She was a great choice for the first interview for the series; it was great that we got to know you a bit as well in that episode. Did she also inspire the title “Patchworks,” or did that come from elsewhere? And that great image that was created for the podcast—of a person ensconced in different patterned pieces of fabric, almost like in a cocoon. What is being evoked there?
The image was inspired by a very real experience! It was created by a friend of Jane’s, and it is based on my first interview, which of course was with Kalani.
So, I am very fortunate and grateful to be allotted a studio at Green College, but unfortunately it comes with a very high roof. And that kind of space is a bit of a nightmare for recording.
As I mentioned earlier, Kalani was producing me as I was producing her, and she gave me a lot of tips on how to record in a space like this. So, part of that looked like taking the chairs and furniture that I had available to me, and the numerous blankets that I have, and building a little blanket fort, in order to be able to dampen the sound.
I’m very large, and a three-hour interview partially sitting and partially lying on the floor in a blanket fort was incredibly uncomfortable!
You paint a picture Rodney.
It was an incredible conversation! But I was slightly uncomfortable, physically speaking. That is what is captured in the cover art for Patchworks, although there was some artistic license taken with the bunny slippers.
And I guess that takes us to the title. The title has a sort of life of its own. I know what it means to me, it comes from a poem by Melvin Dixon, who was a gay black poet, author and academic who died of AIDS related illnesses in the 1990s. He wrote a poem called “Aunt Ida Pieces a Quilt,” and it features a quotation by the Reverend Jesse Jackson, who says, “You are right, but your patch isn't big enough.” And Jackson is addressing various groups using this phrase, like farmers: you seek fair prices, and you are right, but you cannot stand alone, your patch is not big enough. And workers: you fight for fair wages, you are right, but your patch of labour is not big enough. And women: you seek comparable worth and pay equity, you are right, but your patch is not big enough. And so this idea of patchworks mirrors this idea of putting together a quilt of different, distinct lived experiences; how you can represent different racialized, Indigenous and Black experiences, while also looking at how these things can draw us together. It raises questions around what community-building looks like, and what we dream about when we do the work that we do. Each episode kind of acts like individual patches, and also like individual pieces of a larger fabric, like a quilt.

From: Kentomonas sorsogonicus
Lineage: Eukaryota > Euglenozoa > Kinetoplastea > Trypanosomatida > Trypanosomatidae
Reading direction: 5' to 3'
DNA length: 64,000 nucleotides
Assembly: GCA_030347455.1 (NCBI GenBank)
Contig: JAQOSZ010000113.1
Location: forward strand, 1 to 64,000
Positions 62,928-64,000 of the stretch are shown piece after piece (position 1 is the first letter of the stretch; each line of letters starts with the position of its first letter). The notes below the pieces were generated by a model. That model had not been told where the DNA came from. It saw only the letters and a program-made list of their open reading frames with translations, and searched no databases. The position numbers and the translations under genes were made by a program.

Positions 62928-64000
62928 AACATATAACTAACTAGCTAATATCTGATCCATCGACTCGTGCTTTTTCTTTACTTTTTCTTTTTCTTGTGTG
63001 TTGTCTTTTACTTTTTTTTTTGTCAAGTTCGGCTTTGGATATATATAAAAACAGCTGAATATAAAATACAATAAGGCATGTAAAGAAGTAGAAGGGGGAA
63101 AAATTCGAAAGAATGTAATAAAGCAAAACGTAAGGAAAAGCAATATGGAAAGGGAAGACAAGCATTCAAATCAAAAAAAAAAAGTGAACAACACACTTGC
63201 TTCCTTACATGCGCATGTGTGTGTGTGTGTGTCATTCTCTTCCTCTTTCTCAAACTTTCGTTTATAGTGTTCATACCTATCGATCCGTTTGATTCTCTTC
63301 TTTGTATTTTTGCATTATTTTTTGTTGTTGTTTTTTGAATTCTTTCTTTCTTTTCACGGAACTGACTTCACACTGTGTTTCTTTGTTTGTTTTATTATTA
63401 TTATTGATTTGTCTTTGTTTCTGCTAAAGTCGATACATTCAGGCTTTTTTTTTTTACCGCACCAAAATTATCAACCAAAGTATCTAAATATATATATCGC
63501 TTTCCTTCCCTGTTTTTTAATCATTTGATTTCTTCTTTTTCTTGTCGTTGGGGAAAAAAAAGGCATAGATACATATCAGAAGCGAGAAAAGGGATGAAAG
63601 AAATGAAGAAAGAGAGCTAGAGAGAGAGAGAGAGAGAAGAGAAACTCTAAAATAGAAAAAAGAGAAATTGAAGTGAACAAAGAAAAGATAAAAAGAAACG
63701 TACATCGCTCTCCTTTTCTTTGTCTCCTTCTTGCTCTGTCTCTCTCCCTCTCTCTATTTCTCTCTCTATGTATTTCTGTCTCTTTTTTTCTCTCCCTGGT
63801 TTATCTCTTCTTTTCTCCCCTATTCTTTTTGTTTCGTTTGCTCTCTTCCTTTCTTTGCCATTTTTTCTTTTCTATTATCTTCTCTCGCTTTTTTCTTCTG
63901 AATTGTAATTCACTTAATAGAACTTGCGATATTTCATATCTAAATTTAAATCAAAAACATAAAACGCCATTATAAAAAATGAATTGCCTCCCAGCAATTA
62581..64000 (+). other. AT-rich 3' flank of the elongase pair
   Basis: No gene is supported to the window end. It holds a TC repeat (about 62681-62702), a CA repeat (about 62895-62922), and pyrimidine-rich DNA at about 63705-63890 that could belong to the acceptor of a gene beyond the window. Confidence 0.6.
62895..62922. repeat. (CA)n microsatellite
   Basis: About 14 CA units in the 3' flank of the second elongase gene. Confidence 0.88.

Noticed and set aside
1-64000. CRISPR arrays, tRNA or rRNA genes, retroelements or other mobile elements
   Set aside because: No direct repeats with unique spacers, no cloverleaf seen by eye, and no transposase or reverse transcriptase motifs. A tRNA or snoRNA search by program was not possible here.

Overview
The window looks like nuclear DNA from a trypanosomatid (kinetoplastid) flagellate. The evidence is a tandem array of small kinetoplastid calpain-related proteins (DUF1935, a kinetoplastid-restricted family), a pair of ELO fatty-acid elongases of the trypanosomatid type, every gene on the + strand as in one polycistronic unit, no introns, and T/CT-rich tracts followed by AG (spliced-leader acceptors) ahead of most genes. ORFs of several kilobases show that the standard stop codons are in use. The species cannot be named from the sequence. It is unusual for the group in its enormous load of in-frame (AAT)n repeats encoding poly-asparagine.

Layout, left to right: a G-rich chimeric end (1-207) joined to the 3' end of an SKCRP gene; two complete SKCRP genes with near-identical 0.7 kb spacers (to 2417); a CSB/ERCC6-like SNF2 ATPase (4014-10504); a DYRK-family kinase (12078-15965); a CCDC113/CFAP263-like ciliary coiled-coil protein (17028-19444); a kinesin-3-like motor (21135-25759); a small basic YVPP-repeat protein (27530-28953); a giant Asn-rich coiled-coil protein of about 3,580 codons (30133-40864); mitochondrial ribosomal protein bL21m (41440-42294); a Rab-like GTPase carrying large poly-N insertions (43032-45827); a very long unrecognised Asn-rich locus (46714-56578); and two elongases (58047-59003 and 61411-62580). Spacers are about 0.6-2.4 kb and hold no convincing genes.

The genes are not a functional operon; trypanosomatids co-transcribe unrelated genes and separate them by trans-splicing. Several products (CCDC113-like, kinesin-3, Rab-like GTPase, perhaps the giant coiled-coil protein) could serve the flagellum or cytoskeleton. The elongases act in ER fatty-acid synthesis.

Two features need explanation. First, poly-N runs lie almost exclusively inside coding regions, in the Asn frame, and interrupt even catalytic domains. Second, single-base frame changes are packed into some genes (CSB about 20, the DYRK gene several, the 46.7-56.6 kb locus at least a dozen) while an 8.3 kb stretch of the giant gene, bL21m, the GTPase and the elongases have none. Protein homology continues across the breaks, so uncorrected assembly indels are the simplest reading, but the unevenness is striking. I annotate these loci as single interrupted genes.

What can we expect next from Patchworks?
I am transitioning from the College, and Patara and Jane have also both since finished their degrees. We have a few new interviewers and hosts that may be taking over for us, and there are still five episodes in various stages of production that should be posted in the coming months. But you know, all things come to an end at some point as well. And I'm not interested in making something continue when it has met it's time. And I think there is there's an art to, you know, making things sustainable and ongoing, but there's also an art to knowing when to step away. So really, who knows? It was a dream, you know, us starting this podcast to begin with. Who in early 2020 would have thought that I'd be doing a podcast?
Society Member Rodney Stehr is a former Resident Member of Green College having completed his MSc in Interdisciplinary Studies in the summer of 2022. His master's research focused on the mental health experiences of queer youth navigating COVID-19.
Rodney started the Patchworks podcast alongside former Resident Members (and current Green College Society Members) Patara McKeen and Jane Willsie in 2020.